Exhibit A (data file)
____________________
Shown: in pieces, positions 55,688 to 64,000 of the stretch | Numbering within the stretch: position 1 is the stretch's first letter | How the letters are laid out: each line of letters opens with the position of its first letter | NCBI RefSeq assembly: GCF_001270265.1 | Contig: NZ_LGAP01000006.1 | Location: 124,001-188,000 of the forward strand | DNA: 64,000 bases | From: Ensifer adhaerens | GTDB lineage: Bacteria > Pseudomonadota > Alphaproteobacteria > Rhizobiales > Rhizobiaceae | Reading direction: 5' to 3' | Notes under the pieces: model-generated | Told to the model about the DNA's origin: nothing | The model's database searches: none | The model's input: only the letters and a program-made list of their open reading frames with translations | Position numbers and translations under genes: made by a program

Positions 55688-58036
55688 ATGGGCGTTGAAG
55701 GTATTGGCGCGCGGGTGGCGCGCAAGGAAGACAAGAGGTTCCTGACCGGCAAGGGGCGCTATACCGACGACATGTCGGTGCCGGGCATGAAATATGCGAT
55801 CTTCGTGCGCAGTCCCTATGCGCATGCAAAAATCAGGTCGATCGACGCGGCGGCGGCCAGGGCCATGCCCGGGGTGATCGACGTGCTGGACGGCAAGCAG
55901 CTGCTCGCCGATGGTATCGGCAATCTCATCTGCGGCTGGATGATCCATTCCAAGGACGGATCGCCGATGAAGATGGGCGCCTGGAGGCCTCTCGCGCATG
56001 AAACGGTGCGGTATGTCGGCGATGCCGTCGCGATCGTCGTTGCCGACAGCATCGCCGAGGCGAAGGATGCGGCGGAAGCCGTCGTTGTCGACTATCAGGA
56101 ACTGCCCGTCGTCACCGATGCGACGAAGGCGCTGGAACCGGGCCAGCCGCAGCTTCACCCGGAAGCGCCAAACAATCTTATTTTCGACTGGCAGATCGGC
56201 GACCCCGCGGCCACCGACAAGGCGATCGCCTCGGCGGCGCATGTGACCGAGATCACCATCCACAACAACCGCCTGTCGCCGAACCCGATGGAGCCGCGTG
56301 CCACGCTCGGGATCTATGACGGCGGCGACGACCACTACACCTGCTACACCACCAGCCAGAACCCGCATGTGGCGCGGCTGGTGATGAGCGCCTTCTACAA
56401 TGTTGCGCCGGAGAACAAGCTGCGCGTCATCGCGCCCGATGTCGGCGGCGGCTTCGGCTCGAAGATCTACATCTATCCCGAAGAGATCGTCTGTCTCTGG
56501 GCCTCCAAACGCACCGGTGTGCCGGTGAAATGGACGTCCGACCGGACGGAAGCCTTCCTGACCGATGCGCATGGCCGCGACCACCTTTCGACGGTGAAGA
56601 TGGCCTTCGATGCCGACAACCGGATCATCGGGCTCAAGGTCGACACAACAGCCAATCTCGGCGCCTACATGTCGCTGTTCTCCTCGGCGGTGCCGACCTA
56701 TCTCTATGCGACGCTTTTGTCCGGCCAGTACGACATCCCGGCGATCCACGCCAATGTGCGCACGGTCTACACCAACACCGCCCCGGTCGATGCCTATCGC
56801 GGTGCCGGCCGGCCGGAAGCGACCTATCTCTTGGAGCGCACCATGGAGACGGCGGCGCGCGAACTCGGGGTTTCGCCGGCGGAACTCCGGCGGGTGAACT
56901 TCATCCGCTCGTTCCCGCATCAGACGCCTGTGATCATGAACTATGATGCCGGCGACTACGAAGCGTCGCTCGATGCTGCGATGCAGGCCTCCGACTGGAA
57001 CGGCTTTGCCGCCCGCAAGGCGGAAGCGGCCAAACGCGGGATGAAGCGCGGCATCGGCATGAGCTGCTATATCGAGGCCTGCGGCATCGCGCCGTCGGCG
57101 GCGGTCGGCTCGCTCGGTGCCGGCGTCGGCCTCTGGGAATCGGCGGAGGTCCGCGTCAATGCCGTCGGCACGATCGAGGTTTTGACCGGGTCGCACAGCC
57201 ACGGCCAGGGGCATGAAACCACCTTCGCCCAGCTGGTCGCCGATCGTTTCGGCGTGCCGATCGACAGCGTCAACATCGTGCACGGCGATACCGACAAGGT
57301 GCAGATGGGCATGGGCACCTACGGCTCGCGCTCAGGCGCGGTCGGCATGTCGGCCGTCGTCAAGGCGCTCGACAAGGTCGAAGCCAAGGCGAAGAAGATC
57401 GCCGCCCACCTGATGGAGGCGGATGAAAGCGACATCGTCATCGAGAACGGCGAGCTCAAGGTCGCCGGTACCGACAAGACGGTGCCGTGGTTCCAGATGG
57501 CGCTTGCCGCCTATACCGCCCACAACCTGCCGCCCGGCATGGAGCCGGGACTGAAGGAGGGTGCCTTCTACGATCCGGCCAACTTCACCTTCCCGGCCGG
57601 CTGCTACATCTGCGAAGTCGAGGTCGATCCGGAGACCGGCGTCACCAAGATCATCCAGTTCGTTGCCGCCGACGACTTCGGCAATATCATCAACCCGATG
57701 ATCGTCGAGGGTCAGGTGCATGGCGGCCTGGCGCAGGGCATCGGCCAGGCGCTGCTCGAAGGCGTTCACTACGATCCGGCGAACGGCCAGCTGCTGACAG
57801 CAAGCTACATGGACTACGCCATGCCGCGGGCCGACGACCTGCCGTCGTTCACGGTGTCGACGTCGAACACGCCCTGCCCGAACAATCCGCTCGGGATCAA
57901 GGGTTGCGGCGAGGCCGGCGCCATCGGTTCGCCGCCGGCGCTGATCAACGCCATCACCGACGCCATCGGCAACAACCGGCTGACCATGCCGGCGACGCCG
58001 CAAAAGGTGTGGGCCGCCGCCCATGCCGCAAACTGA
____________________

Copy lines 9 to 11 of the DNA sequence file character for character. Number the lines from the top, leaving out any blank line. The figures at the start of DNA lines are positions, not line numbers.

56201 GACCCCGCGGCCACCGACAAGGCGATCGCCTCGGCGGCGCATGTGACCGAGATCACCATCCACAACAACCGCCTGTCGCCGAACCCGATGGAGCCGCGTG
56301 CCACGCTCGGGATCTATGACGGCGGCGACGACCACTACACCTGCTACACCACCAGCCAGAACCCGCATGTGGCGCGGCTGGTGATGAGCGCCTTCTACAA
56401 TGTTGCGCCGGAGAACAAGCTGCGCGTCATCGCGCCCGATGTCGGCGGCGGCTTCGGCTCGAAGATCTACATCTATCCCGAAGAGATCGTCTGTCTCTGG